Depending on the storage area, I don’t feel like 50% is realistic for us. 

Our house is not massive, it’s a decent size and it’s perfect for us. I’m not complaining at all.

And I’ve mentioned the size of our house before and people have been really surprised. 

They had thought it was much bigger, and I guess it might look like that on video. 

But our house is around 1,000 square ft (about 100 square metres), so it’s a good size but it’s not huge. 

So for example, in our kitchen, I don’t keep the cabinets necessarily 50% full because I do need the extra storage. 

They are more like 75% full or 80% full, but still not stuffed. 

And that’s my goal: to not have everything stuffed in there. I want to have breathing room around my things.

This way, I have extra storage which comes in handy when it’s a special occasion and I need to buy a few extra things to host people or a party. I don’t need to have them spread out on the counters or just randomly thrown around my kitchen. 

I do have space for those. 

This rule helps us realise that just because we have the space doesn’t mean we need to fill it to the brim. 

How often do we see an empty shelf and think, ‘Oh, I have a lot of space now. I can go ahead and buy more things or decorations to put on there because I just have the space for it.’ 

That was me too. So keeping this rule in mind can be helpful.

8. The 90/90 rule

This is something I learned from the show “The Minimalists” on Netflix. 

They say that if you haven’t used something in the past 90 days and you don’t plan on using it in the next 90 days, then that’s something you can get rid of. 

I would change this to a bit longer though because I think it depends on the seasons, or if you have children and you want to pass things on from one to another.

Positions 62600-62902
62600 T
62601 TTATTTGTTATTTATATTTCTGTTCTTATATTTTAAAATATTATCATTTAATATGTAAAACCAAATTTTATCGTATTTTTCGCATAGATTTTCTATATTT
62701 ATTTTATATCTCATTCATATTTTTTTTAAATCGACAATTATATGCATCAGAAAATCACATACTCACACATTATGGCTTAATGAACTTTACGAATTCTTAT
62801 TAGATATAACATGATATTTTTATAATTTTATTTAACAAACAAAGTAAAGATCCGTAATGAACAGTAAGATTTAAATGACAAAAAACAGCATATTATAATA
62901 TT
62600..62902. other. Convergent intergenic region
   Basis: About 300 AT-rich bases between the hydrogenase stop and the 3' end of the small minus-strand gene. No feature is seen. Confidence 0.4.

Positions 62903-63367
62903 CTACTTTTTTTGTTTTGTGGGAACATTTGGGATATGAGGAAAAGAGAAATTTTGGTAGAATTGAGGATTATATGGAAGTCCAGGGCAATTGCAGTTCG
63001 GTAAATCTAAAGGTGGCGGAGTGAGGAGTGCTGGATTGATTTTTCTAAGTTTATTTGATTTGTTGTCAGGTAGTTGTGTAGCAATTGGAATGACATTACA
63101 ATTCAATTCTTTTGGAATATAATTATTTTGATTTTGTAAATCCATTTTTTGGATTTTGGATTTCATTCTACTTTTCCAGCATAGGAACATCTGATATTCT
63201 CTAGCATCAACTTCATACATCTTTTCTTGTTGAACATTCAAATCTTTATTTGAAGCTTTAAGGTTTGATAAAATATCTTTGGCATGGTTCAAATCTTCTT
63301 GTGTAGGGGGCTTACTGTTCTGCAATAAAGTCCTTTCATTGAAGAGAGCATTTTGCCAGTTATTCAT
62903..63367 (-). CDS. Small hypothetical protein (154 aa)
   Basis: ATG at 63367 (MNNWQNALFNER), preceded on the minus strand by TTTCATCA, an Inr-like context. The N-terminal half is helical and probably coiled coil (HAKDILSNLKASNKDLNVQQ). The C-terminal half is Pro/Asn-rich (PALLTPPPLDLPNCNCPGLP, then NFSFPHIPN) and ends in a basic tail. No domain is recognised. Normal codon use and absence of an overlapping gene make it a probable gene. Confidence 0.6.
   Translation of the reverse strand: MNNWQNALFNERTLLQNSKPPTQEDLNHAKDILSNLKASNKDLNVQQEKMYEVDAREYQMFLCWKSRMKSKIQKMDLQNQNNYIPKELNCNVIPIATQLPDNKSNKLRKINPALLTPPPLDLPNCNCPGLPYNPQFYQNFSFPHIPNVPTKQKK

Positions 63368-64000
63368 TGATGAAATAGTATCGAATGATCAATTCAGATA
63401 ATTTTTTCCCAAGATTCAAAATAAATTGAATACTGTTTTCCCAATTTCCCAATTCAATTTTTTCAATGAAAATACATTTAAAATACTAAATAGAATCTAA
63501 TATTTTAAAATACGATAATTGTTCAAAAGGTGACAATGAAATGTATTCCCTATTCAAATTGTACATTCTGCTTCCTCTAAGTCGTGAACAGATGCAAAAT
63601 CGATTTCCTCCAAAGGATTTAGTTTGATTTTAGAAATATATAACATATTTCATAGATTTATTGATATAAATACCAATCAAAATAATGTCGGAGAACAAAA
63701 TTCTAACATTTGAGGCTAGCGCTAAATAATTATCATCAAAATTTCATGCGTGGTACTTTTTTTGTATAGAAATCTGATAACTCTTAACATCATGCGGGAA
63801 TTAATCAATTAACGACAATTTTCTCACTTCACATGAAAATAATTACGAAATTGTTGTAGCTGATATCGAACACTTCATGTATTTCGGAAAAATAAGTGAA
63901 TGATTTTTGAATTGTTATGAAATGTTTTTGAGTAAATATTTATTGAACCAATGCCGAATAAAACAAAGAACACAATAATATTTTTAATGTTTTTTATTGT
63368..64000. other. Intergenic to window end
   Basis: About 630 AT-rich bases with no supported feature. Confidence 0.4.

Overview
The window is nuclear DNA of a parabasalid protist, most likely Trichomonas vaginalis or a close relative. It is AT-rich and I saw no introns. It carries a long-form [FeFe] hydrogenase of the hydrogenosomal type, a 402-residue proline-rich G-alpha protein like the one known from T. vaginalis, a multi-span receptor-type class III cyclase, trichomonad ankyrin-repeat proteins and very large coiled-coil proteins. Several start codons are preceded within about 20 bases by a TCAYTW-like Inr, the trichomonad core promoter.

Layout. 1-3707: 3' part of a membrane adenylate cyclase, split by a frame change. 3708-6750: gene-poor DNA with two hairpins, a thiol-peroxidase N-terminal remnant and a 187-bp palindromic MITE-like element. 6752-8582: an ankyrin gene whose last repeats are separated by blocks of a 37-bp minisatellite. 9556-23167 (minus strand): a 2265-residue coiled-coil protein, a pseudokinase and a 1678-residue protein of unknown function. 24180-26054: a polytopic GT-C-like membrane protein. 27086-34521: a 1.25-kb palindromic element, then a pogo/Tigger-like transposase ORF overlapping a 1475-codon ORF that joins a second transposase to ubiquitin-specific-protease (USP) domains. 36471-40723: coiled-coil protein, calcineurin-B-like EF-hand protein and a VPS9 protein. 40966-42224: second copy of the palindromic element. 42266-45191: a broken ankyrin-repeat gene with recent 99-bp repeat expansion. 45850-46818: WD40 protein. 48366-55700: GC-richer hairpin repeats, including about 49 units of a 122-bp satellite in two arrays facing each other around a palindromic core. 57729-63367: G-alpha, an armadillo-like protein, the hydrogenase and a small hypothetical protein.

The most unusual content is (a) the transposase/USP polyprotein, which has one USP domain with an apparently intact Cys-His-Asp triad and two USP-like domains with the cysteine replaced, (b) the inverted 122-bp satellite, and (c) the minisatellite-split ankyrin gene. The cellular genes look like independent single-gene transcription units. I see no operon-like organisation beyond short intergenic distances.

I think the time frame can be a bit longer. 

You can switch this to the 6-month rule, for example: if you haven’t used it in the past 6 months and you don’t plan on using it in the next 6 months, then you can get rid of it.

So I sometimes adjust this rule to my needs. 

There are obvious seasonal items that I will keep because we are going to use them next winter, for example. 

But having a rule like this will make you realise that you probably have items that you haven’t used for a whole year or even more, and it’s very likely that you will not use them in the next year. 

Those are items that you can absolutely get rid of.

9. The 20/20 rule

This is also something I learned from other minimalists on YouTube that has really shifted my perspective. 

I would try to declutter an area in my home, like a kitchen drawer, and I would get hung up on some little item or gadget. 

I hadn’t used it maybe in years and I wasn’t planning on using it in the future. 

But for some reason, I was keeping it, thinking, ‘Well, why don’t I keep it just in case? What if I get rid of it and then I realise, two months down the line, that I actually needed it?’